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AIVs AlVs Antony and Cleopatra arms bear blood breath Comedy of Errors Coriolanus Cymbeline dear death dost doth duke ears ends eyes face fair false father favour fear fellow fool fortune foul Gentlemen of Verona give grace grief Hamlet hand hath hear heart heaven Henry honour Ibid Julius Ccesar keep King John King Lear knave lady live look lord Love's Labour's lost Macbeth master means Measure for Measure Merchant of Venice Merry Wives Midsummer-Night's Dream mind nature never night noble o'er Othello poor prince queen Richard Romeo and Juliet shame Shrew soul speak spirit stand strange sweet sword Taming tell Tempest tender thee thine thing thou art thou hast thought Timon of Athens tongue Troilus and Cressida Twelfth-Night unto wanton Winter's Tale withal Wives of Windsor word worth youth
Page 150 - Nor do not saw the air too much with your hand, thus; but use all gently; for in the very torrent, tempest, and, as I may say, whirlwind of your passion, you must acquire and beget a temperance that may give it smoothness. O, it offends me to the soul to hear a robustious periwig-pated fellow tear a passion to tatters, to very rags, to split the ears of the groundlings...
Page 143 - Where be your gibes now? your gambols? your songs? your flashes of merriment, that were wont to set the table on a roar?
Page 150 - To gild refined gold, to paint the lily, To throw a perfume on the violet, To smooth the ice, or add another hue Unto the rainbow, or with taper-light To seek the beauteous eye of heaven to garnish, Is wasteful, and ridiculous excess.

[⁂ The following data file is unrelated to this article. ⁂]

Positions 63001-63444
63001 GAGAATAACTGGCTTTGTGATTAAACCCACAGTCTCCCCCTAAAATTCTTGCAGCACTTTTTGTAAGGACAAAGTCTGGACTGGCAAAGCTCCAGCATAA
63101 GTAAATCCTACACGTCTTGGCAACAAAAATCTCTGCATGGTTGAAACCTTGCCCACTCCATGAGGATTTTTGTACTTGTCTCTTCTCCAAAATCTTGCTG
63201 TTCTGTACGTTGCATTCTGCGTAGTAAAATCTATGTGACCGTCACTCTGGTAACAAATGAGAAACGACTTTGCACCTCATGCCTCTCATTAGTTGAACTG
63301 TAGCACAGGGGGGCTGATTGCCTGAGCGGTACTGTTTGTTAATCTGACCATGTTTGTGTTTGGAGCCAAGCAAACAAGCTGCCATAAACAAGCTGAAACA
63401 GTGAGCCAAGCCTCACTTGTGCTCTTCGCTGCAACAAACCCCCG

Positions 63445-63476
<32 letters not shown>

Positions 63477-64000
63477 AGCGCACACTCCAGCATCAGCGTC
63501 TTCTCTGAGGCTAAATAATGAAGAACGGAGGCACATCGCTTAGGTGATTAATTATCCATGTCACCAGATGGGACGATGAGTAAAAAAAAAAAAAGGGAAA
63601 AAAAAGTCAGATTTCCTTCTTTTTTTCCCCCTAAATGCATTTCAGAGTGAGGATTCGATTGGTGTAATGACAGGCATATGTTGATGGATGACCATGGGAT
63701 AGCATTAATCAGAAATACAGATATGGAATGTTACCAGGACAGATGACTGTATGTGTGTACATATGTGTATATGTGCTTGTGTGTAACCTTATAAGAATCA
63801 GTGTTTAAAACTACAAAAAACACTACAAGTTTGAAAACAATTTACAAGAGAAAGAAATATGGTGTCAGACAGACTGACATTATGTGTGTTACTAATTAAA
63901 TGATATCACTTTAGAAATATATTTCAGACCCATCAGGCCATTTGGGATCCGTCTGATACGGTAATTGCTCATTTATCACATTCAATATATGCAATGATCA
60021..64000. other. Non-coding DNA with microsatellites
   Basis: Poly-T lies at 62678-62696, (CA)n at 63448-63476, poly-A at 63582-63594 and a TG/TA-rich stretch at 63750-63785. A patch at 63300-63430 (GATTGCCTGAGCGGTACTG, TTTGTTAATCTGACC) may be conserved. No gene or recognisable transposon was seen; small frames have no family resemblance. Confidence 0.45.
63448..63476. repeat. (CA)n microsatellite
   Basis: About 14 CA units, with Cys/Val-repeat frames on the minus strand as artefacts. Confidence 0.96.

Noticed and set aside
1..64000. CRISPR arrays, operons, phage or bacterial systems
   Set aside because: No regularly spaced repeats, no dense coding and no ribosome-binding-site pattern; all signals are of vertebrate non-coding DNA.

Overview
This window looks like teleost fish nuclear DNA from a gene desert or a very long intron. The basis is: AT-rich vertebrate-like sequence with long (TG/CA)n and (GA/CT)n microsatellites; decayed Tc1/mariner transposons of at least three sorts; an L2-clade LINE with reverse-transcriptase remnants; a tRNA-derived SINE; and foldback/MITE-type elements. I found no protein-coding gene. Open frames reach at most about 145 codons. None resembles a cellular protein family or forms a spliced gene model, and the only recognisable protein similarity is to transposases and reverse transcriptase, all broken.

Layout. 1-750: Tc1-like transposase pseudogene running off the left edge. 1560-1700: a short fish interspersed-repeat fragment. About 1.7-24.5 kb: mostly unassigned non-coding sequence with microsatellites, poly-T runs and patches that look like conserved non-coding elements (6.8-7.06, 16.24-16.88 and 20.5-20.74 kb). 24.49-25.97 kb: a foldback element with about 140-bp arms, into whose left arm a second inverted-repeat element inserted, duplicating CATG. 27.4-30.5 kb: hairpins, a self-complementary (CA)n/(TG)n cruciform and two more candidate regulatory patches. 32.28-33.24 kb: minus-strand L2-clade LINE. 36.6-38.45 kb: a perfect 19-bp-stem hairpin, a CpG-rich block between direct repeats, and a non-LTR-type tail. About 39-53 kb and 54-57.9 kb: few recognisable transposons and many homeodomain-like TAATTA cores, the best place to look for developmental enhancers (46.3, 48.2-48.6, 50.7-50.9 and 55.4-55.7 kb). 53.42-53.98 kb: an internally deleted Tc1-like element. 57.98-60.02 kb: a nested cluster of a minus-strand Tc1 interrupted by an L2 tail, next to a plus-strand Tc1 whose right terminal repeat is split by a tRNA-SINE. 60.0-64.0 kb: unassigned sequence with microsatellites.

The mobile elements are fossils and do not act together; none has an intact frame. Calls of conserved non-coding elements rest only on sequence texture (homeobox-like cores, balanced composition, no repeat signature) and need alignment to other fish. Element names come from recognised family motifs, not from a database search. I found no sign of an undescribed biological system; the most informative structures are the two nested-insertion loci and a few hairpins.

Page 245 - Excitements of my reason and my blood, And let all sleep, while to my shame I see, The imminent death of twenty thousand men, That, for a fantasy and trick of fame, Go to their graves like beds...
Page 256 - ... accent of Christians, nor the gait of Christian, pagan, nor man, have so strutted, and bellowed, that I have thought some of Nature's journeymen had made men, and not made them well, they imitated humanity so abominably.
Page 50 - I do perceive here a divided duty: To you I am bound for life, and education; My life, and education, both do learn me How to respect you ; you are the lord of duty, I am hitherto your daughter: But here's my husband; And so much duty as my mother show'd To you, preferring you before her father, So much I challenge that I may profess Due to the Moor, my lord.
Page 32 - The effect and it! Come to my woman's breasts, And take my milk for gall, you murdering ministers, Wherever in your sightless substances You wait on nature's mischief! Come, thick night, And pall thee in the dunnest smoke of hell, That my keen knife see not the wound it makes, Nor heaven peep through the blanket of the dark, To cry 'Hold, hold!
Page 209 - twill be eleven ; And so, from hour to hour, we ripe and ripe, And then, from hour to hour, we rot and rot ; And thereby hangs a tale.
ENG 2530Y: Shakespeare's Language (1996)